Remember, the winning images must size to 8.5x11" while maintaining good quality. If your image looks too blurry, dark or pixellated, take another snap!
Teamster taxi drivers showing their collective power at the Union hall on Friday, May 25.
Teamster taxi and flat-rate drivers celebrated an announcement by airport contractor Eastside For Hire that the company would suspend its Pay-To-Work scheme and rescind the planned terminations of 29 vehicles and their drivers from the airport taxi fleet.
Drivers were prepared to take a strike authorization vote on Friday to protest the threat of terminations and a scheme requiring drivers to pay thousands of dollars or lose access to the airport. After Eastside’s announcement that it was suspending Pay-To-Work, the strike approval meeting turned into a celebration.
“This is a great victory. We stood together in our union to protect our jobs,” said Suldan Mohamed, a driver who has worked in the taxi industry for 13 years. “We are not divided by color, religion, or background. We are all one community trying to support our families.”
“We were able to achieve this through our unity,” added Harinder Singh. “But the threat is not over. We need to stay united and be ready to take action again if necessary.”
"We were able to achieve this through our unity."
On April 17, hundreds of drivers participated in a peaceful protest at Sea-Tac Airport to protest Eastside’s plan to reduce the taxi fleet and impose additional fees on drivers. Drivers spoke out at Port Commission meetings against the unjust terminations and met individually with commissioners.
The Port ultimately directed Eastside to rescind its plan and said it would exercise its right to inspect Eastside’s records related to the terminations. At today’s meeting, drivers wrote cards thanking the Commission for their support. “We want to thank the Port of Seattle for listening to drivers and taking this issue seriously,” Mohamed said. “This is a great day for us and our families.”
“I want to congratulate Teamster taxi drivers on this important victory,” said John Scearcy, Secretary-Treasurer of Teamsters 117. “Drivers showed that by standing together in their union they can protect their livelihoods and prevail in the face of unjust working conditions. Our union is stronger through their membership, unity, and resolve.”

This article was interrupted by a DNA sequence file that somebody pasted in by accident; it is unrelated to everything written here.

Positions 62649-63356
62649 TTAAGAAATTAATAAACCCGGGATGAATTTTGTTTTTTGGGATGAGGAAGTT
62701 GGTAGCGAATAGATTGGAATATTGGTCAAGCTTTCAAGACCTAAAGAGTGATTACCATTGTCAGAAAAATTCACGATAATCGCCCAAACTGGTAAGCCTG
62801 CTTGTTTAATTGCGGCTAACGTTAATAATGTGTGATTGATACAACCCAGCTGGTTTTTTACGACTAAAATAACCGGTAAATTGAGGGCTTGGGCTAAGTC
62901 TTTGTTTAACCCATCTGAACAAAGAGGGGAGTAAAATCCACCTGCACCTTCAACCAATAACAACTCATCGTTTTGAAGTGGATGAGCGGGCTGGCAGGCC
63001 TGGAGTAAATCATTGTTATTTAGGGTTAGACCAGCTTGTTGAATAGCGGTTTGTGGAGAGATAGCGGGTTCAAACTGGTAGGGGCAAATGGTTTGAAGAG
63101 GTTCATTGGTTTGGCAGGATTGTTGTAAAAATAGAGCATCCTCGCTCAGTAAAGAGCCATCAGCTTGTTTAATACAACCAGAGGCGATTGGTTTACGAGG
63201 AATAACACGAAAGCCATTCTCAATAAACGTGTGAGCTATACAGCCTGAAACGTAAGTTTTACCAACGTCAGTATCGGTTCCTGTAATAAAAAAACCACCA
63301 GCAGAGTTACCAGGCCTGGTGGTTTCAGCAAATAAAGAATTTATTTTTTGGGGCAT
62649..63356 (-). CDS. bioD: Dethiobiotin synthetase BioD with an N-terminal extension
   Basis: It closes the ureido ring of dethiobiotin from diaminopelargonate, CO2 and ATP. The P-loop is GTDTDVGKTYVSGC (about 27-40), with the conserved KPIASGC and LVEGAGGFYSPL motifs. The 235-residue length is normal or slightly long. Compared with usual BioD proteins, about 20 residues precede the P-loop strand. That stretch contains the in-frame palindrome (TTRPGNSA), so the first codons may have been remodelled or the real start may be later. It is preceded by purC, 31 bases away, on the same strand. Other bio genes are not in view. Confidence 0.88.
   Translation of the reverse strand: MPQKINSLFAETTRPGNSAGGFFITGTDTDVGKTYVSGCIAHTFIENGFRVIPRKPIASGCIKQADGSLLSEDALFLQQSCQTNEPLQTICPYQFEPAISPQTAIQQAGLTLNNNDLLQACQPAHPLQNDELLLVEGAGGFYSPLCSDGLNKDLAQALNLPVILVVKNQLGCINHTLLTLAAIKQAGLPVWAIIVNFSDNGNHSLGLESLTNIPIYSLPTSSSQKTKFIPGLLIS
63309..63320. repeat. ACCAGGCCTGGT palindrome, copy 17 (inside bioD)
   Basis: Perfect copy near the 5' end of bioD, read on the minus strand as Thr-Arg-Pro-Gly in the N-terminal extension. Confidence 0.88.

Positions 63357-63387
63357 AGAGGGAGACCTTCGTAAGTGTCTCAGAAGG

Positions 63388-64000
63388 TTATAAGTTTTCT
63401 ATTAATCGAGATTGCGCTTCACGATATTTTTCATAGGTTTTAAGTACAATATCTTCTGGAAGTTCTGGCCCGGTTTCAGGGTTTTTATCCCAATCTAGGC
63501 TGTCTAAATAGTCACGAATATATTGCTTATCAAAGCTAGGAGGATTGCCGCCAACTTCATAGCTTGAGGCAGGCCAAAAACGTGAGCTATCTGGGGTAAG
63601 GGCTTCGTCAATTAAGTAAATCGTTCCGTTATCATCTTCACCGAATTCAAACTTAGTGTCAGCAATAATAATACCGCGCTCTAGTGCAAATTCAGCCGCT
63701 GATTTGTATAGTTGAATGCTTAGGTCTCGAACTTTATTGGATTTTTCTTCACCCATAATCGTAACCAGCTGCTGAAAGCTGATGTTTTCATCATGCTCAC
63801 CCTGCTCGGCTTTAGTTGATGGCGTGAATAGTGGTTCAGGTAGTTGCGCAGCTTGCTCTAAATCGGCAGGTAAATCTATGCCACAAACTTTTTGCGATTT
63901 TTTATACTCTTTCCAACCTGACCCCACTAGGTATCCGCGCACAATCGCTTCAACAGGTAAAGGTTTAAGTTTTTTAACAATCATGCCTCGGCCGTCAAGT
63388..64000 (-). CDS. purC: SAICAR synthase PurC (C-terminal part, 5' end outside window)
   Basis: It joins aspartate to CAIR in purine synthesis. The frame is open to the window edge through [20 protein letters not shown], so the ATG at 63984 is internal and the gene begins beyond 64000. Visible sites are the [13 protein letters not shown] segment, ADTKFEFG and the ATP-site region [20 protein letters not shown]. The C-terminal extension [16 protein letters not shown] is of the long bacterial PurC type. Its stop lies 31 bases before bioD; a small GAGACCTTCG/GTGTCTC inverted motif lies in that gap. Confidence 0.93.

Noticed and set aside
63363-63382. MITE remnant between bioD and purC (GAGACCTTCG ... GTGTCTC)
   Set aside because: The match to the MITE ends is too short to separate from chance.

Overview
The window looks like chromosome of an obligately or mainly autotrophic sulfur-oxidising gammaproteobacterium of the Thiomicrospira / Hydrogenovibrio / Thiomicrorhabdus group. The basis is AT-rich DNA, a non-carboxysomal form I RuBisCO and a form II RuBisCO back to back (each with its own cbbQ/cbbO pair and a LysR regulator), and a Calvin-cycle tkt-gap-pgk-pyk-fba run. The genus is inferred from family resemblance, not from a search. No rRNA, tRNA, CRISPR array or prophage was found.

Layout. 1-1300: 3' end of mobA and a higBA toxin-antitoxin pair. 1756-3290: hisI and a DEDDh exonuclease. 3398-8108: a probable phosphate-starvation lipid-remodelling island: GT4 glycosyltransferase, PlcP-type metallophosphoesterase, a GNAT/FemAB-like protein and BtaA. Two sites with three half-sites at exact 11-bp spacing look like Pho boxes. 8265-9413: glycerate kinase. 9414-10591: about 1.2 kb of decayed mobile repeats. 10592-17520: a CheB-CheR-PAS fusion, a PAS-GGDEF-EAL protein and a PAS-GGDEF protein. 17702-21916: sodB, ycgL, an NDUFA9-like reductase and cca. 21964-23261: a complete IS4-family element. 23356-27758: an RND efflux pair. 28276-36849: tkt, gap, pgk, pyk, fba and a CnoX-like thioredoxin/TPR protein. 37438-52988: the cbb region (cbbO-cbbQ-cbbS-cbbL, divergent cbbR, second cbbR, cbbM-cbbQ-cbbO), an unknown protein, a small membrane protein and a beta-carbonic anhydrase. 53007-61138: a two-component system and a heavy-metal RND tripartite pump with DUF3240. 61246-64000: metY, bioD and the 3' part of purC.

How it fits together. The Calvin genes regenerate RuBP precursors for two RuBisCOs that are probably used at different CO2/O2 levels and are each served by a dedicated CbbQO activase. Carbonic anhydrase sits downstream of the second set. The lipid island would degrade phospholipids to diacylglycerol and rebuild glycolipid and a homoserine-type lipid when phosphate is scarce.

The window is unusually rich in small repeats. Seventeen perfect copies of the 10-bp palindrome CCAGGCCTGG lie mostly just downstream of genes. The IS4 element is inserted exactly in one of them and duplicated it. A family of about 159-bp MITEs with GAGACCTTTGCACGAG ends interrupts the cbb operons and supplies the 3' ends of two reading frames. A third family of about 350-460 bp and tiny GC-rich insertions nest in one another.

Negotiations between our union team and the State continued this week over our 2019-2021 DOC contract. The meetings took place at our Teamsters Union hall in Tukwila on Wednesday, May 23 and Thursday, May 24.
In our last sessions earlier this month, we established ground rules for negotiations and presented our union’s initial proposals.
In this week’s sessions, the State presented a few initial proposals on Wednesday morning, then requested a break to continue developing additional proposals. Much of Thursday’s discussion revolved around overtime and shared leave.
In our union caucus, we continued to refine our language proposals. We also focused on alerting members to attempts by the “Freedom” Foundation to divide our union at this critical time.
You can read the committee's joint statement here. DOC members will be receiving the statement in the mail in the coming days.
“The Freedom Foundation is trying to split our union,” said Teresa Bennett, a pharmacy tech and shop steward on the negotiations committee. “Don’t fall for their mailings – they are confusing and false. We need to stand together and not be divided."
"We need to stand together and not be divided."
Our next negotiations session will take place on June 5 and 6 at the Union Hall in Tukwila. If you have questions, please contact your bargaining committee member or union representative.
Thank you for your service to our communities. Please stay safe.
Airport Taxi drivers filled the room at yesterday’s Port of Seattle Commission Meeting to thank Port Commissioners for their support.
"Our diverse communities are united - Christians, Muslims, and Sikhs alike."
Twenty-nine of the drivers are two days away from termination by Airport contractor Eastside for Hire. “The SeaTac 29” were targeted for termination last month hours after testifying before the Port Commission about a controversial “Pay-to-Work” scheme requiring drivers agree to pay thousands of dollars in fees just to keep their jobs.
The Port of Seattle has formally notified their contractor that the terminations are not permitted, but Eastside has yet to rescind the termination notices.
Bachitter Singh, a driver of more than six years, said: "Thank you for standing with us. We are united as one, and we are looking for your further support in preventing unjust terminations of the SeaTac 29."
Despite pressure from the company, drivers are sticking together and continue to make their voices heard. "In this holy month of Ramadan, our diverse communities are united - Christians, Muslims, and Sikhs alike. We celebrate together, and we stand together for justice for all," Zenabu Bayaso told Commissioners.
Get caught up on what's happening in total comp negotiations with King County! Two Shop Stewards on the bargaining committee - Brian Pinney and Lisa Huntley - provide a short video update from the last bargaining session below.
For a more comprehensive look at negotiations, you can link to all of our total comp updates so far.